A colleague recently asked me about noble gas mass spectrometers. He’d heard that the size is a critical factor, more so than with some other isotope ratio mass spectrometers. So, does size matter, and if so, why? If you have comments, thoughts, or corrections, do please feel free to contact me directly, I’d love to hear from you (email@example.com).
Firstly, for size, read volume. The size of the instrument is only a factor in the sense of how easily it fits into your lab (which can be an issue of course). But the volume of the vacuum envelope (i.e. the volume inside the instrument that is under vacuum) does have a bearing on instrument performance. Some isotope ratio mass spectrometers analyse samples that are introduced over a user-selected period of time (e.g. MC-ICP-MS and IRMS). I’ve heard people say that these instruments are essentially pumping a constant leak! To a certain degree, the longer the time period that the sample is introduced for, the better the potential analytical precision.
But a noble gas MS is different. It operates using the principle of “static vacuum”, meaning that the sample is injected, in a gaseous state, into the mass spectrometer in a single shot. The sample inlet is closed off, and the sample analyzed without further ingress of any gas, sample or otherwise. The sensitivity of the instrument is inversely proportional to the volume of the vacuum envelope. So, a low volume instrument means a more sensitive instrument. Smaller is better, case closed. But is that really the only factor?
It’s not the only factor, otherwise all noble gas instrument would be tiny. If you’re interested in measuring multiple isotopes of the same element then you need dispersion, or in other words you need the space inside your mass spectrometer for the ion beams to spread out allowing simultaneous measurement. If you don’t have this dispersion, you can only measure certain isotopes by peak jumping. This isn’t simultaneous measurement and seriously limits the precision.
There’s also the issue of resolution. A physically larger instrument design, with a greater radius magnet, is more likely to have the resolution required to separate out the target analyte from potential interferences, often originating from background gases within the MS. A larger instrument of this kind also has the potential to have larger Faraday detectors. This can also help make a more precise isotope ratio measurement.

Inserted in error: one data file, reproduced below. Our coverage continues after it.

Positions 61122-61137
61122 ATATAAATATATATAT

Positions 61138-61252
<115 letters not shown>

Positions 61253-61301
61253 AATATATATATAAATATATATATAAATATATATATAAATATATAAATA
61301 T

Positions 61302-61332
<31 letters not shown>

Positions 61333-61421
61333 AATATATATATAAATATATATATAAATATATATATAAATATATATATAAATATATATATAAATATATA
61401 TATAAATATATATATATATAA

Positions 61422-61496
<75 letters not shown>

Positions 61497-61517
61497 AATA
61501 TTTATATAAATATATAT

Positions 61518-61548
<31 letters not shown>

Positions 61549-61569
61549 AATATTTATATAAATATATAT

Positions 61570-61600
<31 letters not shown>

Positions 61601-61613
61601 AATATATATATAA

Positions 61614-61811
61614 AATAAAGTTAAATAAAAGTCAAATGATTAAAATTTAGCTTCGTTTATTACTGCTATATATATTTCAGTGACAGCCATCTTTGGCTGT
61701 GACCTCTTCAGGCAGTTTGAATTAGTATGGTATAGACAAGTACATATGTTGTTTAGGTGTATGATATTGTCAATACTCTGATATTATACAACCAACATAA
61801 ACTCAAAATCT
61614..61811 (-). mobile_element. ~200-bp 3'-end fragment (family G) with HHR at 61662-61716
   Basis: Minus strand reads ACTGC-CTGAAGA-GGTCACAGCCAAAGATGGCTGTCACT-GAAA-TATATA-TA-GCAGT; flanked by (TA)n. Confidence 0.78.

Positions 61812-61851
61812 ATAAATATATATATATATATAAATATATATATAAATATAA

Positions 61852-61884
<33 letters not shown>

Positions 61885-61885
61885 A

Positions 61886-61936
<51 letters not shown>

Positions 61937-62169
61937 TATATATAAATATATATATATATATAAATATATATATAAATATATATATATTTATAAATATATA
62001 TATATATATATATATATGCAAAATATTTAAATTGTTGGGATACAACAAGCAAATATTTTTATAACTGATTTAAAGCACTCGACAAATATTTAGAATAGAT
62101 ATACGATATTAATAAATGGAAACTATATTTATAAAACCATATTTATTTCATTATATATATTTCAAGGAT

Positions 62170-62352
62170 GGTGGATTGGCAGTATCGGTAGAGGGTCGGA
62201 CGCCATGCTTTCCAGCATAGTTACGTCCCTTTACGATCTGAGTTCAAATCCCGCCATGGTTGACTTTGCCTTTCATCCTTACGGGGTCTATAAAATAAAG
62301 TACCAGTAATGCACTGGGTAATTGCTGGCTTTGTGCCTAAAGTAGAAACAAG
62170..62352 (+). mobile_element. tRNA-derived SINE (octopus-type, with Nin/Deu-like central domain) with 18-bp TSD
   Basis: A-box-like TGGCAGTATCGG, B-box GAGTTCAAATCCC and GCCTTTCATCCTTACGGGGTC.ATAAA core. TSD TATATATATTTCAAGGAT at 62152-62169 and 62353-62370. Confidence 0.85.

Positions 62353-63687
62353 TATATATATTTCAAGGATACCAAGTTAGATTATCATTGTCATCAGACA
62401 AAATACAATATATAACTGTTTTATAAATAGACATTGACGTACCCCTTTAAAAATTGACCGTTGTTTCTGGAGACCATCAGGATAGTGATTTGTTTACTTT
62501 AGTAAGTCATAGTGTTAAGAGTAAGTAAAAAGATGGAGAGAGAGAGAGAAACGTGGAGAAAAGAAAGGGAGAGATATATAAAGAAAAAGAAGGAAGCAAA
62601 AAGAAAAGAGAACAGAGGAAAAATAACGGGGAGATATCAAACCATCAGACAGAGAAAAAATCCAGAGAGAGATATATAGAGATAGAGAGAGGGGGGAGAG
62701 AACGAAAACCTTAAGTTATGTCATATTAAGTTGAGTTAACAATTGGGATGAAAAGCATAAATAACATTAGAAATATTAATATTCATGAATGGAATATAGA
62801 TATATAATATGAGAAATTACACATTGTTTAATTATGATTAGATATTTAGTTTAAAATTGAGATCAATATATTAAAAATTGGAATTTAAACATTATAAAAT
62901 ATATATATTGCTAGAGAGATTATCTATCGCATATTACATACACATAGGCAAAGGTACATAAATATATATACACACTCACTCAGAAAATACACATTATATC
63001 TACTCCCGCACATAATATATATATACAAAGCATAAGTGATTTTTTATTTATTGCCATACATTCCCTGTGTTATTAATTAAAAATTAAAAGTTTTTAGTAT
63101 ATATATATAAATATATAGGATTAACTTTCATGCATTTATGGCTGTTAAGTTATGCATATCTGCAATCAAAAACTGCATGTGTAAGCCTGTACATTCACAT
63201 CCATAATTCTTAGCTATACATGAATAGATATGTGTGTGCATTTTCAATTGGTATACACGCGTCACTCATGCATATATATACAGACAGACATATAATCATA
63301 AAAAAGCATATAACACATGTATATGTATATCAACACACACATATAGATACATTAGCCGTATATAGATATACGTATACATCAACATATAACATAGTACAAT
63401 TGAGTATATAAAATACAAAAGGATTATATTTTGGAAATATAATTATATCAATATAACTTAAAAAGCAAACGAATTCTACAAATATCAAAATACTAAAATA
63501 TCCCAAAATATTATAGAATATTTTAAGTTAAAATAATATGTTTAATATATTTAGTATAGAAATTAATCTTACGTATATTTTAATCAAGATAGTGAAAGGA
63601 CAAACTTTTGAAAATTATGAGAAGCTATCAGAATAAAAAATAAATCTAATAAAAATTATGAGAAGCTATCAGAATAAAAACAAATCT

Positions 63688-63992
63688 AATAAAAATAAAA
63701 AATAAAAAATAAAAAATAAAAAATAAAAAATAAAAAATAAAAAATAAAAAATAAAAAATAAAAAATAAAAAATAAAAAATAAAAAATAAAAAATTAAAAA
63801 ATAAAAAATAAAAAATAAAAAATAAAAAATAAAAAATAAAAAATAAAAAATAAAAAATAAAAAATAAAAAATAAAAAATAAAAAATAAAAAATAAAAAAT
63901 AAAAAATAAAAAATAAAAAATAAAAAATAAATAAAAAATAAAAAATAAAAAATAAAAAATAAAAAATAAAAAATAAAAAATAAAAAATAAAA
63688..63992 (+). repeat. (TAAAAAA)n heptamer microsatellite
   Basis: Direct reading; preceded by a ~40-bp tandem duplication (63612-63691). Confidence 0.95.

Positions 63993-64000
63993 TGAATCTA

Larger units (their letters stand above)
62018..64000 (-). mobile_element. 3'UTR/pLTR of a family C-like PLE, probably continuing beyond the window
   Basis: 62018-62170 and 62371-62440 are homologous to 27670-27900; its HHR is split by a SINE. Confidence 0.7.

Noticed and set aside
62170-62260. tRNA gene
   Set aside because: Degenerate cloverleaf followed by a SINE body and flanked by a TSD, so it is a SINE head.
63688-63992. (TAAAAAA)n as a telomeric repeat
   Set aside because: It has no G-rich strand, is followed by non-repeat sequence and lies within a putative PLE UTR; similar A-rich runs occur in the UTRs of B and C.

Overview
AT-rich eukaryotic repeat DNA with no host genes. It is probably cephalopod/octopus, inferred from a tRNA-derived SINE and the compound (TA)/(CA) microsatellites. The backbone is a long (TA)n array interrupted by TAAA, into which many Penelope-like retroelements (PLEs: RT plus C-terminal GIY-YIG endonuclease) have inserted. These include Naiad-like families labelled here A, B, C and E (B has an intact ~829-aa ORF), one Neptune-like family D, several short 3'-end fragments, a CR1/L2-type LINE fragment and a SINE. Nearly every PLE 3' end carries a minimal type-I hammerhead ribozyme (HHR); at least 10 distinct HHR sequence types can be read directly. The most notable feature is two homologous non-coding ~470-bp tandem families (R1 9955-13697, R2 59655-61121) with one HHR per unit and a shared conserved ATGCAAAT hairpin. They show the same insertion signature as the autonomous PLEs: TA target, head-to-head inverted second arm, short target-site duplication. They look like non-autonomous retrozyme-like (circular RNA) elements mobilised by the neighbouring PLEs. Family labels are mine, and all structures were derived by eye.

Therefore, the internal volume of a noble mass spectrometer is a compromise; as small as you can get away with to allow high sensitivity, but big enough to allow the dispersion and resolution that your isotope systems require. Indeed, this compromise is exactly what we went through with the design of NGX. It has the same ion optics as our TIMS instrument, being plenty large enough to allow the measurement of the isotopes of Kr, Xe, Ne and Ar – in each case “statically”, meaning simultaneous measurement without requiring a peak jump. All this, and yet the volume is lower than on some of the other commercially available noble gas instruments, so we think it’s the perfect compromise.
Are these the only factors to consider when looking at a new noble gas MS? There’s also the Faraday collectors to consider. The more the better! NGX has up to nine Faraday collectors, this means that all nine of the isotopes of xenon can be measured simultaneously. NGX also uses our patented ATONA technology, meaning lower noise, a wider dynamic range, and better stability than resistor-based Faraday amplifier systems. There’s plenty more on the website if you want to learn more about ATONA.
But what about if you need that larger volume to accommodate your simultaneous ion beams, yet you want better sensitivity? The answer to this is the cathode ion source that we recently introduced. This operates at lower temperatures, creating fewer interfering hydrocarbons and significantly reducing instrument backgrounds. This increases the sensitivity by as much as seven times when compared to a standard filament – and having pretty much the same effect as dramatically decreasing the volume of the instrument. So, you can have your cake and eat it!
Thanks for reading! In my next blog post I’ll start to look at some specific technologies we’ve included with NGX.